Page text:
It took lots and lots of hand sanding to level out the binding around the edge. Much of the sanding was to remove a nasty groove that I inflicted to the outside edge of the body when I routed the binding channel. I didn’t have the right rabbet bit, so I took the bearing off of my flush trim bit. I gound down the nut that used to hold the bearing on, to form the right size bushng for ther depth of cut that I wanted. Well, that home made bushing did quite a number on outside of the body. but hey, it got the job done that night instead of next week!


I masked off the binding before shooting the body with the vintage amber lacquer.


To achieve the red to amber gradient, I made a cardboard mask, and elevated it about 3″ above the guitar. Spray from the center, toward the edge of the mask and the over spray will create a smooth sunburst. If you want a harder edge, or faster transition to the burst effect, lower the height of the mask. I could have done mine a little lower.


Spray the red or whatever color you are using on the back and sides in the same manner. Peel the masking from the edge binding and scrape any seepage away. I applied about 5 or 6 layers of clear lacquer on top of the color coats. Just keep clear-coating until you cant see any grain lines in the finish.

This type of lacquer needs to cure for at least 4 weeks before polishing can begin. I guess I’ll just bang away on my $79 plywood dreadnought acoustic ’til then.

guitar decals

I just discovered that Testors sells blank sheets of water slide decal paper that are designed to be run through an inkjet printer, so I printed up some decals for the peg head.

guitar decals

Next update: Wet-sanding, polishing, assembly, set-up, and of course, Smoke On The Water.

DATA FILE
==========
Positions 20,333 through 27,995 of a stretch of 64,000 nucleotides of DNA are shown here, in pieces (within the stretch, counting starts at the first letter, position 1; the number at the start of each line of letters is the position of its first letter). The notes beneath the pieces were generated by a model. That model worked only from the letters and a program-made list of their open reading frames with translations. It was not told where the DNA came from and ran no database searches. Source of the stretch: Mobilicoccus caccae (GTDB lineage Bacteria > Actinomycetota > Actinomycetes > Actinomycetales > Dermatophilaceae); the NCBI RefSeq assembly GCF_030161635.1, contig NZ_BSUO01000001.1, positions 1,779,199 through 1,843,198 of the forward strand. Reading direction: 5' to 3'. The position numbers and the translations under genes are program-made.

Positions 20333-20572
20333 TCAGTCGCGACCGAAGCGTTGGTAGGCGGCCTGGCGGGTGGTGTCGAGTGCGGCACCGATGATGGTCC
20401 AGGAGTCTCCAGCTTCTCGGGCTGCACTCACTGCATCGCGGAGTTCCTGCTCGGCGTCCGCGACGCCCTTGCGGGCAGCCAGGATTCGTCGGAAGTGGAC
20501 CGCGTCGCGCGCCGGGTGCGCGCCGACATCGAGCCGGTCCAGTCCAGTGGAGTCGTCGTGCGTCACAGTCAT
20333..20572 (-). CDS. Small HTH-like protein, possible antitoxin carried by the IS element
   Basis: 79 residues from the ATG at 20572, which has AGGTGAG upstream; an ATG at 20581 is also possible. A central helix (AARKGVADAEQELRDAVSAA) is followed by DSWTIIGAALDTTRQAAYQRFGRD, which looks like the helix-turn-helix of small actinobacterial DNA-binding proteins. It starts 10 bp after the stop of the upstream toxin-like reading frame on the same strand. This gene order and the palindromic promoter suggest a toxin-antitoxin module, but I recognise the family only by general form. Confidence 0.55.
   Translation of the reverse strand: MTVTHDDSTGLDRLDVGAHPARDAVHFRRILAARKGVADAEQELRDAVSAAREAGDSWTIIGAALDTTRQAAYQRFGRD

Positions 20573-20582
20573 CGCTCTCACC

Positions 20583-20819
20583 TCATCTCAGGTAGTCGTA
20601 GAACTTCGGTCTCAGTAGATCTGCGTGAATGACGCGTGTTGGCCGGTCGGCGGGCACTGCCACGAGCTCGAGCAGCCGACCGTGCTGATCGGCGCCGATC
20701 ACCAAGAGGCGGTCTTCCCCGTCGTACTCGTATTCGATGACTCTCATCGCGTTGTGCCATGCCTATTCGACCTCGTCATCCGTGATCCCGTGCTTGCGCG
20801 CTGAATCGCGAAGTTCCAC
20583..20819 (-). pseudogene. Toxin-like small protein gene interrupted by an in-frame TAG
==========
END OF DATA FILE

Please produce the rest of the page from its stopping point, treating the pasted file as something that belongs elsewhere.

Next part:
Grizzly Telecaster Kit

March 31st, 2009

telecaster kit

I had such a blast putting together the Grizzly Uke kit a few years back, that I thought I would try my hand at a guitar. Having always admired the iconic Fender Telecaster, i ordered myself the Tele’ kit from Grizzly for $129.

If you hanker for a Telecaster kit, you are not limited to Grizzly. There is also a tele kit made by Saga. I considered both kits, but ultimately chose the Grizzly over the Saga for a couple of reasons. The Grizzly has an alder body, while the Saga is basswood. Secondly, the bridge that comes with the Saga is not suitable for a string-through-body setup, while the grizzly is.

The Kit

Well, the parts look great. I checked out the Saga kit at a guitar shop before I ordered this one, and I have to say the Grizzly looks superior. This thing should make for a pretty nice guitar. Who knows how the pickups will perform, but I’m not a serious player, I’m sure it will sound twang-a-rific to me.

The Ambition

While i was looking around at Telecasters, I came across the most stunning Deluxe American Telecaster, and my direction was set. Check out this Flickr set to get an idea of the finish that I am going for. And really, I think that 90% of the work is going to go into achieving the finish. Assembly and set-up are trivial compared to the finish work.

So, I also placed an order to Stewart-Macdonald for some white plastic edge-binding, and a can each of Vintage Amber and Cherry Red Nitro Lacquer spray cans. I can source the clear lacquer locally.

Aside from getting a nice looking polished cherryburst lacquer finish, the most challenging part will be installing an edge binding. The body comes pre-sanded, with a radius at the edge. In order to get a square edge to install the binding correctly, I will have to plane about 1/8” off the top of the guitar. I then plan to laminate a piece of 1/8” birch ply to the top to regain the thickness, topped by a flame maple veneer.